[Homily: Baccalaureate Mass, Graduation, ADDU Law School and Graduate School, April 25, 2015]
You come to our Baccalaureate Mass this morning, I am certain, with mixed emotions. Perhaps, the first is relief. Finally, the gauntlet has been run. The pressure is off. The comprehensives have been passed, the theses, or even the dissertations, have been written and defended. The mentors, the faculty panels, have expressed their satisfaction, if not their admiration for the work that you have accomplished. You have been tried. You have been tested. You have not been found wanting. So you are here today in your academic gowns heaving a collective sigh of relief. With the relief, you come this morning with gratitude. For many of you, you never dreamed that you could ever come to this day. But you look back on the narrow path you took, while so many others you know took a less demanding road; you recall the sacrifices that you and many others have accepted that you might reach your destination; you recall hard decisions you had to make, and you are filled with gratitude. You are grateful for benefactors, some of them government agencies or serious foundations, some of them your closest relatives or friends, who have made this day possible; but you are also grateful for teachers, mentors, advisers, and fellow students who have contributed directly to what we celebrate today. You are very grateful. With your gratitude, you come with great joy. For your achievement is not insignificant, and it will help define what you do for the rest of your lives. Your relatives, friends, teachers and administrators join you today in your joy.
You bring your relief, your gratitude and your joy to this Baccalaureate Mass, this celebration of the Eucharist, on the occasion of your graduation. You do so on the Feast of the Evangelist, St. Mark, whose Gospel focuses on the Kingdom of God. That ought to bring a special challenge for you today. For today you come not just to add a higher diploma to the academic degrees you already have, but at this Mass to deepen yourselves in your Christianity: to recall Jesus Christ, the importance of his Paschal Mystery for you, and the personal mission that he gives to each of you in this world. The importance of your Christianity transcends any career or any worldly milestone you may have reached; it provides the framework of the manner in which you will exercise and use your higher or professional knowledge. As expressed in St. Mark’s Gospel, this challenge is articulated in Jesus’ words, “This is the time of fulfillment. The kingdom of God is at hand. Repent, and believe in the Good News” (Mk. 1:17). Turn away from your sin and your bondage to darkness and despair, and “Come to me”. To his followers, to you and to me, Jesus says, “Come, follow me” (Mk 1:18). In the light of the Resurrection, preceded of course by the suffering and death of Jesus, he is equivalently saying: Come, follow me in the proclamation of the Kingdom of God, the proclamation that was not defeated when they crucified and killed me, but was finally validated and confirmed irreversibly in my resurrection. And so, St. Mark’s special challenge to you, as you heard in today’s Gospel reading: “Go into the whole world and proclaim the Gospel to every creature…” (Mk 16:15).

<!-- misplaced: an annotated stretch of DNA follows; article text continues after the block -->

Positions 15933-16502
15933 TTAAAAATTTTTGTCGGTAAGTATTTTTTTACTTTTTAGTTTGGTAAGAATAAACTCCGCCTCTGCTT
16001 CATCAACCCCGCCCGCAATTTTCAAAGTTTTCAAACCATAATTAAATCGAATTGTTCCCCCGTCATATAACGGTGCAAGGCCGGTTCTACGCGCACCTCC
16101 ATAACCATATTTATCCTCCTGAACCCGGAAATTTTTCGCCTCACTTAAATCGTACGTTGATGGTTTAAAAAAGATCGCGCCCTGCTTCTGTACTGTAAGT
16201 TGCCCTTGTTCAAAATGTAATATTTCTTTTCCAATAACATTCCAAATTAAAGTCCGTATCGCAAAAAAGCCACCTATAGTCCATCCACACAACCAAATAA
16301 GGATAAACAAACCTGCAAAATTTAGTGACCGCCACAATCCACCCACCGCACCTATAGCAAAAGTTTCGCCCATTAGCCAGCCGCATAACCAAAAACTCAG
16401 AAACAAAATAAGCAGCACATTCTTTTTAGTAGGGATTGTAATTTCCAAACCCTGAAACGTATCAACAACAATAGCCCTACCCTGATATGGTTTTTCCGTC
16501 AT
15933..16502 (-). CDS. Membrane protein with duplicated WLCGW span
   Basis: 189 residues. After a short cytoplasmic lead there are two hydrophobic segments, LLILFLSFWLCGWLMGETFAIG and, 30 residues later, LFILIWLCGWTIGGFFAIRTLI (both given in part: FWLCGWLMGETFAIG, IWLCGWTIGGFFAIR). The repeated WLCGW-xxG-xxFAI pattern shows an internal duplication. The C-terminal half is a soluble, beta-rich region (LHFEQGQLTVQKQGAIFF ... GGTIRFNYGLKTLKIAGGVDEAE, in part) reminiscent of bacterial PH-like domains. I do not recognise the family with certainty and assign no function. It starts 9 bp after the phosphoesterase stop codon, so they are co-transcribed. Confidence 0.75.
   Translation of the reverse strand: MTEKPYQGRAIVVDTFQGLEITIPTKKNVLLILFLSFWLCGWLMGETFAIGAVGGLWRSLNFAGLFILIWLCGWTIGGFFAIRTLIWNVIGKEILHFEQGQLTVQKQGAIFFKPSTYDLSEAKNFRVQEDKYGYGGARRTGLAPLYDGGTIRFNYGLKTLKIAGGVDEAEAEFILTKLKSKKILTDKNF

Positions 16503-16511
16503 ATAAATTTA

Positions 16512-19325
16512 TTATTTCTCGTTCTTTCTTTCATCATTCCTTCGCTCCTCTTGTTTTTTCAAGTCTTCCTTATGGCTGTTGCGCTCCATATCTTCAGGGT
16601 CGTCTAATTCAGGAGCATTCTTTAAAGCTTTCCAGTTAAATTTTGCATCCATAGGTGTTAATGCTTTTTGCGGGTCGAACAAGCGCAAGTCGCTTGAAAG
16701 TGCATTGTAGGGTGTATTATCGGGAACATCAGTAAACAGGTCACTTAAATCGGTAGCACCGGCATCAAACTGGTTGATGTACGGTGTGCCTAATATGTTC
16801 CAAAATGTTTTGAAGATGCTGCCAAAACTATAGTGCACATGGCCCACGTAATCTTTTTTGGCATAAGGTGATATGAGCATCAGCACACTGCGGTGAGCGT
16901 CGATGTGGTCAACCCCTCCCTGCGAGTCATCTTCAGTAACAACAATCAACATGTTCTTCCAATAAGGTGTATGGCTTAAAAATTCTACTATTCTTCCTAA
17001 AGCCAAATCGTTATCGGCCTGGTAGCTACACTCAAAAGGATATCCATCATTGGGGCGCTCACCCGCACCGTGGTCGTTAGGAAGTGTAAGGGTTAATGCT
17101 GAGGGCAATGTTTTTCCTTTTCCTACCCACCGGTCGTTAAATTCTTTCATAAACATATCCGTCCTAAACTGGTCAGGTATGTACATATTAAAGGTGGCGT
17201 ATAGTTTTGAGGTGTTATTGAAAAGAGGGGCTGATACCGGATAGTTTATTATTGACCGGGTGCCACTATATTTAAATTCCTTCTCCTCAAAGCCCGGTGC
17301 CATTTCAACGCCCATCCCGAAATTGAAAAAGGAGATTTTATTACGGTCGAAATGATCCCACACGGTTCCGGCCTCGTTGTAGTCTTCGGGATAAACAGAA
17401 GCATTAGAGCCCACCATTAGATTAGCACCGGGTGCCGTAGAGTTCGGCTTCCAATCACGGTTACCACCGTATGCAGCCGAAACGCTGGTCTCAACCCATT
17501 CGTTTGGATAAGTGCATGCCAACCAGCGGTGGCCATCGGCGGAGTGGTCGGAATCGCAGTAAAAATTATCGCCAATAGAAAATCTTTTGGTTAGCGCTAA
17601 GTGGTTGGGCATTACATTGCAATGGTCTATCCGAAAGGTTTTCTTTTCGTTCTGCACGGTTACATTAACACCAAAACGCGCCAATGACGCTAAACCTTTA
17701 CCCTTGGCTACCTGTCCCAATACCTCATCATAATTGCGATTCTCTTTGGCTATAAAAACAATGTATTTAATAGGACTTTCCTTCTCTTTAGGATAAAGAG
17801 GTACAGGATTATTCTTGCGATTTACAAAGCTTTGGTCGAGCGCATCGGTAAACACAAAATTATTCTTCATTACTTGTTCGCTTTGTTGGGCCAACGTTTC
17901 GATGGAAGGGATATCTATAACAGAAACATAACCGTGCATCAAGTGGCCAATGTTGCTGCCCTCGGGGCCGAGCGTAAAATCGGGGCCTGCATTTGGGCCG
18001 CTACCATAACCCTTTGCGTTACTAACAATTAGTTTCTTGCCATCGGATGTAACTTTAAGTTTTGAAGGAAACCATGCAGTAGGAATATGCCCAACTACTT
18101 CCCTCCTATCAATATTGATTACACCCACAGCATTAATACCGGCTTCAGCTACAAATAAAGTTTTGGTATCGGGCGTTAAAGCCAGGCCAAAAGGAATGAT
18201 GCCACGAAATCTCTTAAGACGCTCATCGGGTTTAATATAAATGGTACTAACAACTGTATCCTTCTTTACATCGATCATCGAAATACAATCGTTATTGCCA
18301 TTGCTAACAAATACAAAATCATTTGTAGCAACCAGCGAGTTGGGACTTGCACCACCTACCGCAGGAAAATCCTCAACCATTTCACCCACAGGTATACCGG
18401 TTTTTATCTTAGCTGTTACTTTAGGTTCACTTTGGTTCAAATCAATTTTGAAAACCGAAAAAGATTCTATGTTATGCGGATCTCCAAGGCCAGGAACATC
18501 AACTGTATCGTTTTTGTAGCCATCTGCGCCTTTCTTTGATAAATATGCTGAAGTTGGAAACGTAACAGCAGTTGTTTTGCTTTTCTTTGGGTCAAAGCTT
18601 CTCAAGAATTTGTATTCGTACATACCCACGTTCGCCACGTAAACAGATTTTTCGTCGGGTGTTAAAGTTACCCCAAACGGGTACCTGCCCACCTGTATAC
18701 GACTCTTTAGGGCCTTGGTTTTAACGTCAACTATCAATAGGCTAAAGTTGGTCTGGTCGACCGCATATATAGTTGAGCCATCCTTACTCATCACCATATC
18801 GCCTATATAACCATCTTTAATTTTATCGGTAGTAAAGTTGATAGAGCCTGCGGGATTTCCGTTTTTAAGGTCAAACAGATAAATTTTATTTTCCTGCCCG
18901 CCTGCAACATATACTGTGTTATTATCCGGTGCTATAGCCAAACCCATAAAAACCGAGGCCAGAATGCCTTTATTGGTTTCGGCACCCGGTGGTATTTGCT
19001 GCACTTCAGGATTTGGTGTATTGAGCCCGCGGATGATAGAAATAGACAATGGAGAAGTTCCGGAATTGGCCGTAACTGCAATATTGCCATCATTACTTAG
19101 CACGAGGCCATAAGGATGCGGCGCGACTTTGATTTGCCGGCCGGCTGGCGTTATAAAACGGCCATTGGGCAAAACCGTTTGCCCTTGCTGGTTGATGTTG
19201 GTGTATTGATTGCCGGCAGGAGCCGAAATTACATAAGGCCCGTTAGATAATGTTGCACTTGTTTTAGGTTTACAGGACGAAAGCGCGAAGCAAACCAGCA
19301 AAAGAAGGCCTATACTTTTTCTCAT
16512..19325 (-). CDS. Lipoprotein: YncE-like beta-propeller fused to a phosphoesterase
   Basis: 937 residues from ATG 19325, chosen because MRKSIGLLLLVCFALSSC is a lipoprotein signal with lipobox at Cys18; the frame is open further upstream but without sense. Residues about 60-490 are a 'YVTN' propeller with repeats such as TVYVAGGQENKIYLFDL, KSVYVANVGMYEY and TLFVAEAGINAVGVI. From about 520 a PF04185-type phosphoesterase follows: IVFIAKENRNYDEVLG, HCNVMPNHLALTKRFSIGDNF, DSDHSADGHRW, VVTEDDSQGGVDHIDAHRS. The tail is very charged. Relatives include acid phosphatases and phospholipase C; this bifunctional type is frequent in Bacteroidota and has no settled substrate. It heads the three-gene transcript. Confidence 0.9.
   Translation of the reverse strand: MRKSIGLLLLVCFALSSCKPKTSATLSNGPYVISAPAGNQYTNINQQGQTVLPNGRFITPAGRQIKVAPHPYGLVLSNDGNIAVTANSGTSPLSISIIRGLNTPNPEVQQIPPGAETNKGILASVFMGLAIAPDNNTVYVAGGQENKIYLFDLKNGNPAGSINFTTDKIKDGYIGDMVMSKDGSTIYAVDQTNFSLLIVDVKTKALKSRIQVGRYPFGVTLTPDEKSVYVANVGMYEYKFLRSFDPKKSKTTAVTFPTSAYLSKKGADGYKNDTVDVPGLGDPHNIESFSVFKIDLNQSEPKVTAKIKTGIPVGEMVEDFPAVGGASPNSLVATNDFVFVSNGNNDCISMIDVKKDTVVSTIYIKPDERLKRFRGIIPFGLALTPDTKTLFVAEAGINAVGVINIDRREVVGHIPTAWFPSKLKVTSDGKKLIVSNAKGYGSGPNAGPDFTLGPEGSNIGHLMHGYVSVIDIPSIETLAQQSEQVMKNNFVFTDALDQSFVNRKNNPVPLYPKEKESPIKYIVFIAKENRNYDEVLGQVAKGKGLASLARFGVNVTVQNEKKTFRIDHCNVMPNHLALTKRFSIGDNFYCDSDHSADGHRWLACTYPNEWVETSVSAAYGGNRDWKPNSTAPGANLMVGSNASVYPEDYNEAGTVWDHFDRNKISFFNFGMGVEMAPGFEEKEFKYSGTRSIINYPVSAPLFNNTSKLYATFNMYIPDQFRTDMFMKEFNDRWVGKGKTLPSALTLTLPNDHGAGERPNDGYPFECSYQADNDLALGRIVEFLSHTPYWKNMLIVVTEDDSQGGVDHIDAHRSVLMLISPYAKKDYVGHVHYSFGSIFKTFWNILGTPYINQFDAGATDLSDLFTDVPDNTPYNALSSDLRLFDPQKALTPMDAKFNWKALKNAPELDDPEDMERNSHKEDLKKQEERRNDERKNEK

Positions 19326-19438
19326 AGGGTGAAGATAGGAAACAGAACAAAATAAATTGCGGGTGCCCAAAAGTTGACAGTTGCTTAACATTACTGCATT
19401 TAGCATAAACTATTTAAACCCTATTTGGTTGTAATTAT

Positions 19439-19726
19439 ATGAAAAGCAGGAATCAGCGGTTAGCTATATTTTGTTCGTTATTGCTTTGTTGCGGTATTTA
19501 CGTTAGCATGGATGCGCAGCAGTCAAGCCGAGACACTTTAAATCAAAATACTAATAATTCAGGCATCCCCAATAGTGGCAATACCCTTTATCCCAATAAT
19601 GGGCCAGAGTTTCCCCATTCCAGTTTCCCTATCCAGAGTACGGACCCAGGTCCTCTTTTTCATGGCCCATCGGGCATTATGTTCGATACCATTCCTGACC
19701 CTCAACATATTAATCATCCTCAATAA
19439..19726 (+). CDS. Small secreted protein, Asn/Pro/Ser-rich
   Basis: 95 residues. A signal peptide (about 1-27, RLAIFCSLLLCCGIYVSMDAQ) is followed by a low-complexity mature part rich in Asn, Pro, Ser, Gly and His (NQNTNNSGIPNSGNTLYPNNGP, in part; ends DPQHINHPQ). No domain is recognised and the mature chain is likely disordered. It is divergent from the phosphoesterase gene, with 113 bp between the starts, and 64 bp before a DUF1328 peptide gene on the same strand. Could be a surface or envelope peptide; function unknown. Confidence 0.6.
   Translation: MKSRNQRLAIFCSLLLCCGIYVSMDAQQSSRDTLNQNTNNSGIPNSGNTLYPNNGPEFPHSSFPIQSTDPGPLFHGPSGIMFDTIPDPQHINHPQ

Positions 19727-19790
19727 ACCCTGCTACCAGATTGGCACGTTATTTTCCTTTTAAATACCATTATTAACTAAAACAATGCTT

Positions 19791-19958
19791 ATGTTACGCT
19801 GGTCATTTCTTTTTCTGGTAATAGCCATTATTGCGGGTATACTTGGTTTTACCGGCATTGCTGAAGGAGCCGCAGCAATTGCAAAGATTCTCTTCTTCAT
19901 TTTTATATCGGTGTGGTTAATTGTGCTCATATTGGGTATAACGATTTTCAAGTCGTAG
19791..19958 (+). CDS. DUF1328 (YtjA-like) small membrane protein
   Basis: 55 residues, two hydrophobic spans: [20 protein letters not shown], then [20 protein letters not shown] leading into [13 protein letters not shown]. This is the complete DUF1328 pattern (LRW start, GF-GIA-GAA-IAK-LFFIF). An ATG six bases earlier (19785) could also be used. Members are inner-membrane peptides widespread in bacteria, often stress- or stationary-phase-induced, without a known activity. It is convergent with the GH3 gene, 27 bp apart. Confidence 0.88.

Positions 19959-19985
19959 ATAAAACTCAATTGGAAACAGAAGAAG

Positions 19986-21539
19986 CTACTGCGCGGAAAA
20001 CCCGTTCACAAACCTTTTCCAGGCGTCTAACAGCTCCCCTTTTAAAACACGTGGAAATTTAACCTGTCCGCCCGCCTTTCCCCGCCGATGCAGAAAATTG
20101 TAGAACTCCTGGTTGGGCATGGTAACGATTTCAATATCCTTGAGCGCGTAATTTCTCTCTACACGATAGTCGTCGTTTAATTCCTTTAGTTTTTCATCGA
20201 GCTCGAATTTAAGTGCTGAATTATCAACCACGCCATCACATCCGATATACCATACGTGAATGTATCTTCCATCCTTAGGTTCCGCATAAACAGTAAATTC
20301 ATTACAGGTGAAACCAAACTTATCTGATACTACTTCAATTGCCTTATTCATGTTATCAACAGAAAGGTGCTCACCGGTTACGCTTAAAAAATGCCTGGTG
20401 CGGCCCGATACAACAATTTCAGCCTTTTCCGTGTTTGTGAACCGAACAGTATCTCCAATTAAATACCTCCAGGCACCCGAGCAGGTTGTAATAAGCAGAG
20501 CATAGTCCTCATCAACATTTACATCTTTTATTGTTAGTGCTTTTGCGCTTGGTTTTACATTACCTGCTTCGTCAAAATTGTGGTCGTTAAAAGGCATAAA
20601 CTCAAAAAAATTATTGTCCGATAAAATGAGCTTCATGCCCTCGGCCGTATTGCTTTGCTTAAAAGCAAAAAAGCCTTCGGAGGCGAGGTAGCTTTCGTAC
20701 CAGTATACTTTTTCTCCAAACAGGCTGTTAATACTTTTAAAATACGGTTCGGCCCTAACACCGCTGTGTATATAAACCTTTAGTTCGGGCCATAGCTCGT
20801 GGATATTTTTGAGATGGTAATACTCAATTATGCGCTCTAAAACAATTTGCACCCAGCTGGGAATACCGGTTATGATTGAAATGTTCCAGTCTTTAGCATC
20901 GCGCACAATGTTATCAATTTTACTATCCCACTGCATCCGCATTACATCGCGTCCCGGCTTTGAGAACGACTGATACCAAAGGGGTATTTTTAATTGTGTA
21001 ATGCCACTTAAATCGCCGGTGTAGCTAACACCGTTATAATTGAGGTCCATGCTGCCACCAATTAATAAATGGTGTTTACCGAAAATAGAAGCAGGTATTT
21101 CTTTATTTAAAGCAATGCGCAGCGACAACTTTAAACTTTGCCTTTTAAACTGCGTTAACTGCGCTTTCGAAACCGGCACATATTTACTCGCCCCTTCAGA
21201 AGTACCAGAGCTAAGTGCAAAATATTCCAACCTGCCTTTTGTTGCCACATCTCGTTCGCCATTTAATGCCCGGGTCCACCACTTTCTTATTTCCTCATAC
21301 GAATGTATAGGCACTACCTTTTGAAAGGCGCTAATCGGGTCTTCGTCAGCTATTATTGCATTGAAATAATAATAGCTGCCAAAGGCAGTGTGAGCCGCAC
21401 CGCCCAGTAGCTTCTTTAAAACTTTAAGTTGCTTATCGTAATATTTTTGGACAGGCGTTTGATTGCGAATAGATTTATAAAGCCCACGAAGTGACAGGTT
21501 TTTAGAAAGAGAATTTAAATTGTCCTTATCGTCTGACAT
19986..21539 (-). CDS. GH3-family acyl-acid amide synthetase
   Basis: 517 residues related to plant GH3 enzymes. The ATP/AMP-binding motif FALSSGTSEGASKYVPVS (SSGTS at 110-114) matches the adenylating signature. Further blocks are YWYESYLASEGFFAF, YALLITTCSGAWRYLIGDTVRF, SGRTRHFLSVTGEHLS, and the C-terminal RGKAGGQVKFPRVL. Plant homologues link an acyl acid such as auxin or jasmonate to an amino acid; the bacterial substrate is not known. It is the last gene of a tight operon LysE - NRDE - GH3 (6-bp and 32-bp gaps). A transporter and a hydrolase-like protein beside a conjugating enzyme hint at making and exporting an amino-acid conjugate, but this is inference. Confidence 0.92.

You graduate with the challenge to follow Jesus and in following him to proclaim his Kingdom. You are challenged to follow Jesus: to meet him personally, to converse with him, to get to know him intimately, come to a deeper understanding of his persons and his values, and so to understand and participate in his ongoing establishment of the Kingdom of God on this earth that he proclaimed. You know that if there is anything like a Kingdom of God, the Kingdom of a God of Compassion and Mercy, it is not compatible with godlessness, with godless murder and violence, with godless wars and genocide. It is not compatible with poverty brought about by economic systems that favor a few and exclude the many, by political systems that concentrate power in a few and disempower the many, by social systems that reward and aggrandise the haves and penalise and caste out the have nots. The Kingdom of God on earth demands of Jesus followers, but perhaps especially those he has blessed with educational privilege, educated power, social prestige and leadership, as we know today you are, that they work for a common good where all communities and every individual can flourish together as a human beings. That is especially challenging in our world of Mindanao where the Kingdom of God must encompass not only believers in Jesus, but also religious and cultural communities who in religious freedom do not believe in him, or even those who in religious freedom do not believe in the God of any religion. For such persons and such communities our evangelization would necessarily be in the mode of dialogue with them, understanding and respecting their cultures, and witnessing to truth of our God through the goodness and integrity of our lives and the authenticity of our responsibility in a humane society.
Let the Baccalaureate Mass then be for you not only an occasion for special thanksgiving and joy for your higher academic accomplishments, but as followers of Jesus Christ, let this be the occasion where you understand yourselves specially committed with the benefit of your higher education to proclaim and work for the Kingdom of God especially here in Mindanao. In the success of your endeavors for the common good, may your joy and thanksgiving be increased a hundredfold.